Five Great Anthology Horror Films

Badass Digest is teaming up with FEARnet to celebrate TRICK 'R TREAT this Halloween season. First up: a tour of five movies that give you twenty-two stories!

For the next week we’re partnering with FEARnet to celebrate Trick 'r Treat, one of my favorite anthology horror films of all time. FEARnet is going to be showing Trick 'r Treat for 24 straight hours on Halloween, making it the ideal choice to keep on when you’re entertaining trick or treaters, your costume party guests or the vengeful dead. The Trick ‘r Treat 24-Hour Marathon starts Thursday, October 31 at 6AM ET.

The anthology may be the perfect format for horror movies. It follows from my theory that the short story is the perfect format for horror fiction: short, to the point tales that are designed for maximum impact. It’s no coincidence that Stephen King’s scariest stuff isn’t his 1000 page behemoths but the gems tucked away in Night Shift.

In honor of Trick 'r Treat airing for 24 solid hours on FEARnet I’ve compiled a list of five other great anthology horror movies to whet your appetite for short form scares.

Black Sabbath

Mario Bava’s triptych of terror is full of atmospheric chills and luscious imagery. Boris Karloff hosts as well as stars in one of the segments, which vary from a creepy vampire tale to a double-twist stalking story to a delightfully downbeat cursed ring spooktacular. Black Sabbath is one of those movies with imagery so grand and design so cool that you just want to step through the screen and live in the haunted world. And it inspired a certain band’s name, as well! Make sure you see the European version, which has some extra gore and a lesbian subplot that was largely excised from the American International Pictures release.

Tales From The Crypt

The first time I ever saw EC Comics’ classic stories come to life was in this Amicus anthology film. Directed by Freddie Francis, who did other anthology films for Amicus (and who was the DP on Glory!), this adaptation has five strangers stumbling upon the Crypt Keeper, who tells each of them how they will die. Unsurprisingly, each death is ironic and horrifying. This Crypt Keeper is way more dour than the one in the comics, and only two of the stories actually come from Tales From the Crypt (including ...And All Through The House, one of the first stories adapted for the HBO Tales series), but each entry is a bit of twisted fun.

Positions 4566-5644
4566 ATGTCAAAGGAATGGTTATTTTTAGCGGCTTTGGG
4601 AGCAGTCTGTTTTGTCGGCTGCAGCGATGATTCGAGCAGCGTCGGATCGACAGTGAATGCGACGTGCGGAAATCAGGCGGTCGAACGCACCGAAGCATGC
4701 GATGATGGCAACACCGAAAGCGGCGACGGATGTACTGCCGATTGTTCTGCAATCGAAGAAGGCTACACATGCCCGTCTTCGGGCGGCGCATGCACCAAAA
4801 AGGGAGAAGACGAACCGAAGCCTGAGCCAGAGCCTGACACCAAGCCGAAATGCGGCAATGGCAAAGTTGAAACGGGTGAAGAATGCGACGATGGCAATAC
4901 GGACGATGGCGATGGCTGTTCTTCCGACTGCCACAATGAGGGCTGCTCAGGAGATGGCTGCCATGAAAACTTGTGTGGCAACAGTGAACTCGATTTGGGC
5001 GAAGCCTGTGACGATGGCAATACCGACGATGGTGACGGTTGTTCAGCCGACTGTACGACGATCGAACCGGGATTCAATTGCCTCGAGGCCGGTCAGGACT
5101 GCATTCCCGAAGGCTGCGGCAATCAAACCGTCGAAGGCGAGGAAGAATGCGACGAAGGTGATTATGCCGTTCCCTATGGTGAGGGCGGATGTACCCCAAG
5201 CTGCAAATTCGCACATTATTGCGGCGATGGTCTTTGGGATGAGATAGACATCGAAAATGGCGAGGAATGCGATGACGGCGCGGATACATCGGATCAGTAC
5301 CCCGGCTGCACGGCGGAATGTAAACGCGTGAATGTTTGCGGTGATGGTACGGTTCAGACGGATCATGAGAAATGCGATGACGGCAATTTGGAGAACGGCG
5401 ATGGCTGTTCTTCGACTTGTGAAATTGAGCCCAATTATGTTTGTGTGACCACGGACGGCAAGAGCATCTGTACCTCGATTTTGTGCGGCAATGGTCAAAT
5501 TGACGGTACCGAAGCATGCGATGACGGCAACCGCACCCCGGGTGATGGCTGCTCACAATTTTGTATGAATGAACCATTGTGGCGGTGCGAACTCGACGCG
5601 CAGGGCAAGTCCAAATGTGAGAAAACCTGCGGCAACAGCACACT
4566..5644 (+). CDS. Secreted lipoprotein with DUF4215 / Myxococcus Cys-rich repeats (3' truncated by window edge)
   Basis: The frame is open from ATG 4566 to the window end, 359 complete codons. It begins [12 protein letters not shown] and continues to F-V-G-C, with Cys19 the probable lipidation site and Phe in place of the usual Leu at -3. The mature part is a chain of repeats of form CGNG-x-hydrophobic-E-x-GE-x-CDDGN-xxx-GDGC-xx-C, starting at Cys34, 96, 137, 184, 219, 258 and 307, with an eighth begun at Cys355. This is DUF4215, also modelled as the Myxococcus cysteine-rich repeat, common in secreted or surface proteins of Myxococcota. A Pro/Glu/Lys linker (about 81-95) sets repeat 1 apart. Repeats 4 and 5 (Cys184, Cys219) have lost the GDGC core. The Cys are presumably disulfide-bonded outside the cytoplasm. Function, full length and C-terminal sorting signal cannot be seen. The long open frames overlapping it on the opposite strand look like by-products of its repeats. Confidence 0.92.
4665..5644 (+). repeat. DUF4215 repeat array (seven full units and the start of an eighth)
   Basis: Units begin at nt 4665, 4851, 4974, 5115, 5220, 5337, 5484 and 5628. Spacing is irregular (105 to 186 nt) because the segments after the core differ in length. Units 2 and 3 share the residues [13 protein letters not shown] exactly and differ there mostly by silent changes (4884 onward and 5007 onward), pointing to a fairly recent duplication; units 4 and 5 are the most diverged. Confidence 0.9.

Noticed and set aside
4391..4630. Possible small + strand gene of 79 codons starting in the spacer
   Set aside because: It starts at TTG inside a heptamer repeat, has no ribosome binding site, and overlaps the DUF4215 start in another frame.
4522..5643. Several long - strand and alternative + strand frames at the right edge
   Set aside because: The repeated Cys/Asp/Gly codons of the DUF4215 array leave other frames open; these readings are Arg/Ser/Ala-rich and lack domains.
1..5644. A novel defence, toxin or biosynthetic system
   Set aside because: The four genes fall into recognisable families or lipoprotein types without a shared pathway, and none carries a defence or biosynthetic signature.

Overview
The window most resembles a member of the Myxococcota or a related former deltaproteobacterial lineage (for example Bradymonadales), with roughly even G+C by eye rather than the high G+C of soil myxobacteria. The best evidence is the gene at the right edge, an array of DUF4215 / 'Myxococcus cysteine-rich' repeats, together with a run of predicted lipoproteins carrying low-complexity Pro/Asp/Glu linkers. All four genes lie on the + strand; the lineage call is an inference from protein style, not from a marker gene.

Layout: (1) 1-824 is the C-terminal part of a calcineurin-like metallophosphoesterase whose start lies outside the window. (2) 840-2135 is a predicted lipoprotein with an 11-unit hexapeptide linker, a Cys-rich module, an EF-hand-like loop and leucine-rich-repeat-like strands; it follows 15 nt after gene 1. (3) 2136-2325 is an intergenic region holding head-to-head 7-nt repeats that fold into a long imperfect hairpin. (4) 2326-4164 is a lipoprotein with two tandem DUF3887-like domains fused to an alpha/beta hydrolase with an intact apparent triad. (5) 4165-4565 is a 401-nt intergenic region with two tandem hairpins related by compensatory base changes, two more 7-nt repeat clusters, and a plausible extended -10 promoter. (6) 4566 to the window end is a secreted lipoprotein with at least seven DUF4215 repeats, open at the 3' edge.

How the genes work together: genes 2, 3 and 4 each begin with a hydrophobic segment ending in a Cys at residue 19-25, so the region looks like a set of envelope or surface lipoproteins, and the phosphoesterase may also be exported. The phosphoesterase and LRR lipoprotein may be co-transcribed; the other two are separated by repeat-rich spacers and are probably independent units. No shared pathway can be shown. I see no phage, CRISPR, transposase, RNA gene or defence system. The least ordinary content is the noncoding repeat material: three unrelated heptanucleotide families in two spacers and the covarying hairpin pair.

Three… Extremes

I have to be honest, this one is a mixed bag. I like the Takashi Miike segment, but it’s not that great. Park Chan-Wook’s Cut is good and stylish, but not his best work. But it’s Fruit Chan’s Dumplings that make the entire film worth checking out. Dumplings is so good that it was extended into a feature, which I don’t think has the same impact as the perfect short version. Dumplings is about an aging actress looking to stay young, and the strange dumplings that supposedly have de-aging powers. It’s creepy and gross and ultimately disturbing.


Remember when I mentioned how good Stephen King’s short stories are? Here’s a whole movie that proves it. George Romero’s Creepshow is technically a better Tales From the Crypt movie than Tales From the Crypt, with its comic book lighting and characters looking off frame and going *CHOKE*. It also has the very best zombie character ever in any medium in the Father’s Day segment, and the Ted Danson and Gaylen Ross zombies in Something To Tide You Over are in competition for the runner up slots. If we're being really honest, this is my favorite movie on this list. I can watch Creepshow any time!


We’re in the middle of an anthology renaissance, and unlike the olden days these films tend to be multi-director efforts. That means you’ll get more variety in your anthology, which is a lot of fun. V/H/S/2 might be the peak of the modern trend, a vast improvement on the original and just full of fun, gory and sometimes goofy stories. The best part of this film is, without a doubt, Safe Haven, directed by Timo Tjahjanto and Gareth Evans. It’s creepy and weird and, best of all, absolutely bonkers in its ambition. While that’s the best short, every one of the V/H/S/2 segments is strong, and they all do something unique and interesting with the tired formula of found footage.